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Wednesday, 13 March, 2002, 19:16 GMT
Maize GM threat
Southern Mexico is the cradle of maize, and a hot spot of bio-diversity. But is that heritage now being threatened by inadvertent planting of genetically modified maize? Nick Caistor reports on the fall-out of the surprise discovery of GM maize 60 miles from the nearest GM plantation.
Amado Ramirez has had a great business idea. He lives in Oaxaca, where Mexicans have grown maize for thousands of years.
The potential of maize
People here in Oaxaca, in the rest of Mexico, and increasingly in the southern USA, eat tortillas, round maize pancakes, with every meal.
"Maize is more than a food in Mexico, it's a way of life," Amado says in his spruce new tortilla shop Itanoni in Oaxaca city. "So I thought, why not make it a gourmet product, putting as much care and attention into making tortillas as chefs do into other delicacies."
To make his tortillas as authentic as possible, Amado has his own suppliers of maize grown on the mountainous slopes that surround the city. Then he grinds it and bakes it under strict supervision in his shop.
But now his business is facing disaster.
Discovering the GM link
Just as Amado is setting up his new shop, genetically modified ears of maize have been found in those same mountains he is hoping to use for his "pure" product.
The scientist who made the discovery is Ignacio Chapela. Originally from Mexico City, like many thousands of other Mexicans Dr Chapela has made a life for himself in the north, and is now a professor at the University of Berkeley in California.
He has been working with the campesinos or peasant farmers in the mountains of Oaxaca for more than 15 years. He has been helping them develop their communally held forests, and the small plots of land where they grow their maize and other crops to eat.
"It was late in 2000," Dr Chapela explains.
"I had planned to do a workshop in the Sierra de Juarez about GM crops. My assistant brought some GM maize from California, with the idea of contrasting it with the un-modified 'landraces' grown in Oaxaca."
"But he phoned me in California at about six in the morning, very excited. He had discovered that in the ears of maize grown in Oaxaca, more than 75 per cent had transgenic material. We had been planning to tell the farmers about a future threat, but found ourselves with a crisis situation already."
Publishing the results
Dr Chapela published his findings in Nature, the highly-respected worldwide scientific magazine in November 2001.
He claimed the maize found in Oaxaca contained the transgenic material p-35S, and genes from an insecticide bacterium to kill pests that are common in the US, but completely alien to the Mexican situation.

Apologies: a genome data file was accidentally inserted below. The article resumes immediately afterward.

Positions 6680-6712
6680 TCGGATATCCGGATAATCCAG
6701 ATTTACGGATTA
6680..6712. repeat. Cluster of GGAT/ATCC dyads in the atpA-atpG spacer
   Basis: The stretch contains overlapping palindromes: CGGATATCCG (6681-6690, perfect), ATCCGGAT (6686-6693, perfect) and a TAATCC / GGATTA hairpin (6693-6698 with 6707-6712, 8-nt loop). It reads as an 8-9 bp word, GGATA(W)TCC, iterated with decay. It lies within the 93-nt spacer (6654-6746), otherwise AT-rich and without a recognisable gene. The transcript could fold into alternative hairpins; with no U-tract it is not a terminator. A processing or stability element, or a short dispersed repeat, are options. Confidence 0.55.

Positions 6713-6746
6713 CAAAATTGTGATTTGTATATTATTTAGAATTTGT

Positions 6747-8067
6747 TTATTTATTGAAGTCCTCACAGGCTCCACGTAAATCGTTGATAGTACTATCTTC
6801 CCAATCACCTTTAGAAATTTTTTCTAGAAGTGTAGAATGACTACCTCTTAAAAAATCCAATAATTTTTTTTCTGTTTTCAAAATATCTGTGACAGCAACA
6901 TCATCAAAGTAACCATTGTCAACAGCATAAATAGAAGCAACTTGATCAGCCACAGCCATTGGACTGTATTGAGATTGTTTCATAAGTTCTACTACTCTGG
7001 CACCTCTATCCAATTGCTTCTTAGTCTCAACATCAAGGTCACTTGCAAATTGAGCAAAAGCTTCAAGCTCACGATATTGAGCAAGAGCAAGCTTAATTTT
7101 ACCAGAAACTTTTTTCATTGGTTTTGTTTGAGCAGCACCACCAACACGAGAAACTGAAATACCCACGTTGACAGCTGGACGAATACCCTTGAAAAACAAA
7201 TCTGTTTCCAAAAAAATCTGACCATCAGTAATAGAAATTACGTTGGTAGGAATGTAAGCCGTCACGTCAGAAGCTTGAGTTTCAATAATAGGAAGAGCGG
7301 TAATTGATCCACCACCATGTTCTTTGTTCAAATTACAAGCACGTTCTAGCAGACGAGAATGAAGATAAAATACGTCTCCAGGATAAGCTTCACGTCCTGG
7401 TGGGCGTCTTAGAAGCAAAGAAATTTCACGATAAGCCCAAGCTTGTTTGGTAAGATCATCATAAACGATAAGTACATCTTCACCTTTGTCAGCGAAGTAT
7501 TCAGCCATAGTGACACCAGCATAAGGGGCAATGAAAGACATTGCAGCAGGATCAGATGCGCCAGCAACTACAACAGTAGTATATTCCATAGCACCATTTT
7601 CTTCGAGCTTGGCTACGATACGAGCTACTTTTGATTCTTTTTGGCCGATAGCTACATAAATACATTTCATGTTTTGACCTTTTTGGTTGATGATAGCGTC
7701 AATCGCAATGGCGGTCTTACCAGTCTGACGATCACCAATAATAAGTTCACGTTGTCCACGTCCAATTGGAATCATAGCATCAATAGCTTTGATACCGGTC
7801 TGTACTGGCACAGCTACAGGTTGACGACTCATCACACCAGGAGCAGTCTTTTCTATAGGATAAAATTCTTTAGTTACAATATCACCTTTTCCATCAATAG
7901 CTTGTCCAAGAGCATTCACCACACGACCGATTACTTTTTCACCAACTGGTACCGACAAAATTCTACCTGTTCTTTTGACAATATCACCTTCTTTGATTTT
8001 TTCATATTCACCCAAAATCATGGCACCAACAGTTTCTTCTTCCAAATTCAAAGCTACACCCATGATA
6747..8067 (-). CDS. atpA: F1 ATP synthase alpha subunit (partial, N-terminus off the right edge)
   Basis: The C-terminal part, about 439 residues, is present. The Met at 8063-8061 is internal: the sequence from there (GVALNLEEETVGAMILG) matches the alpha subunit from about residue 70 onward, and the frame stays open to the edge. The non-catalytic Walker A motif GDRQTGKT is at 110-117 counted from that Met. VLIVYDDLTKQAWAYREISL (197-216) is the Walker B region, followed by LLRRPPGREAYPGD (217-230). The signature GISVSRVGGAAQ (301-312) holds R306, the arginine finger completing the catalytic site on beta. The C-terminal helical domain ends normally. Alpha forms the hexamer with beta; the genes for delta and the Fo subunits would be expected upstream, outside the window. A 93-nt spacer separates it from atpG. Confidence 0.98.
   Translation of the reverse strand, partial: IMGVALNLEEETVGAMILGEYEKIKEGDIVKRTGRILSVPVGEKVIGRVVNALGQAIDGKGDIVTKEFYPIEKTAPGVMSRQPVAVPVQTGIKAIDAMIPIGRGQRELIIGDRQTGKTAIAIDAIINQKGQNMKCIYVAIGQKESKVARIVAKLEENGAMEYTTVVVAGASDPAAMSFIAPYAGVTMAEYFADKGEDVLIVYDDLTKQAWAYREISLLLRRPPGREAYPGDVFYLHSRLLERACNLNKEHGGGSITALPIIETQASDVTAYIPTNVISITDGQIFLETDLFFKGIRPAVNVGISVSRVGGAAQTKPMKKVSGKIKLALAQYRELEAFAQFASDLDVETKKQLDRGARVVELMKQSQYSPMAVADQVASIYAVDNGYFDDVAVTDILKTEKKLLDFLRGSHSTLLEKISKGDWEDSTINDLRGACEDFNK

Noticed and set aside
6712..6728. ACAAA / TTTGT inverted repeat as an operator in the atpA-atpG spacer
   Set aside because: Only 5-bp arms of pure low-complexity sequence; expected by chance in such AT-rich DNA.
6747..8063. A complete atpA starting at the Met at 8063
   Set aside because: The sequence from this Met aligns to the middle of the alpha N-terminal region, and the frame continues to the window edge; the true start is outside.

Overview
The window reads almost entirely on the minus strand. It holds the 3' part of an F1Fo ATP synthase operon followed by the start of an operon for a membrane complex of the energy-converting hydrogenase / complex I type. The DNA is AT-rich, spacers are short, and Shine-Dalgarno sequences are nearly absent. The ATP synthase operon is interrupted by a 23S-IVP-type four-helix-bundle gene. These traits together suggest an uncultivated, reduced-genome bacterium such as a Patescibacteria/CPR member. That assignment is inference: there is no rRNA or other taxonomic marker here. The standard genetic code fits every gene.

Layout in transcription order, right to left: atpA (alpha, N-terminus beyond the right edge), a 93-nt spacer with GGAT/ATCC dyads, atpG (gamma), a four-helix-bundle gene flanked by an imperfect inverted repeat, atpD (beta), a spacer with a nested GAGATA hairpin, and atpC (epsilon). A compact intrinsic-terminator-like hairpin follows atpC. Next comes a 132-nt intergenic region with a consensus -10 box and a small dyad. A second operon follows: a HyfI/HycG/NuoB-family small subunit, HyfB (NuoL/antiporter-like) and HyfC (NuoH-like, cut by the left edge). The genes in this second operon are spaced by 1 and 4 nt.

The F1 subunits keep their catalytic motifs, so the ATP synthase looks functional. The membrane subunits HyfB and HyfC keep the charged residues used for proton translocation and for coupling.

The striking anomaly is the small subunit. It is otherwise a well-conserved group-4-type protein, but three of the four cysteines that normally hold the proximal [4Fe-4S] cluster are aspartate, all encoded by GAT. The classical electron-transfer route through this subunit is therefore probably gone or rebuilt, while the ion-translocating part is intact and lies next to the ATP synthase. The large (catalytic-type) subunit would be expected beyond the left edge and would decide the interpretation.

Since then, his results have been the source of dispute and controversy.
The first element of this controversy is how the GM maize got there. Since 1998, the Mexican government has banned the planting of GM maize, though, crucially, not the import of it. The country imports about two million tons of GM maize from the US each year. This is supposed to be eaten, not planted.
But this ban is impossible to police. When I visited the Sierra de Juarez, the local government store was selling ears of maize both for food and for planting. One local farmer, Olga Toro Maldonado, did what many of her neighbours did.
"The ears of maize for sale looked good. I was curious, so I planted a few in my milpa (maizefield). They produced a good crop, so I planted more of them the next year."
It is here the experts disagree with Dr. Chapela's version of the threat from transgenic maize.
Julien Berthaud is a maize expert with the International Centre for the Improvement of Maize and Wheat, based outside Mexico City.
"First, we have to do more extensive and independent tests to see if Dr. Chapela was right," he says. "But even so, we think that this genetically modified material does not pose a threat, because it performs no function as a pesticide in Mexico, the introduced gene sequence will have no effect, and will probably disappear."
The scientific arguments swirl to and fro. But back at the Itanoni tortilla shop in Oaxaca city, the customers are definitely worried.
Future is threatened
"Yes, I do like this local maize," Maria Dolores tells me. "But there are rumours that it has been contaminated, that it could give you cancer, and I'm not so sure about eating too much of it."
And while his customers see this kind of threat even in his products, Amado Ramirez's dreams of a new Mexican empire based on its most famous staple food could come to nothing.
Also in this week's Crossing Continents:
A report on the town where women rule the roost and most gay men are transvestites.
Mexico: Thursday 14 March 2002 at 1100 GMT on BBC Radio Four
Reporter: Nick Caistor
28 Nov 01 | Science/Nature
31 Jan 02 | Politics
07 Dec 01 | Science/Nature
14 Nov 01 | Wales
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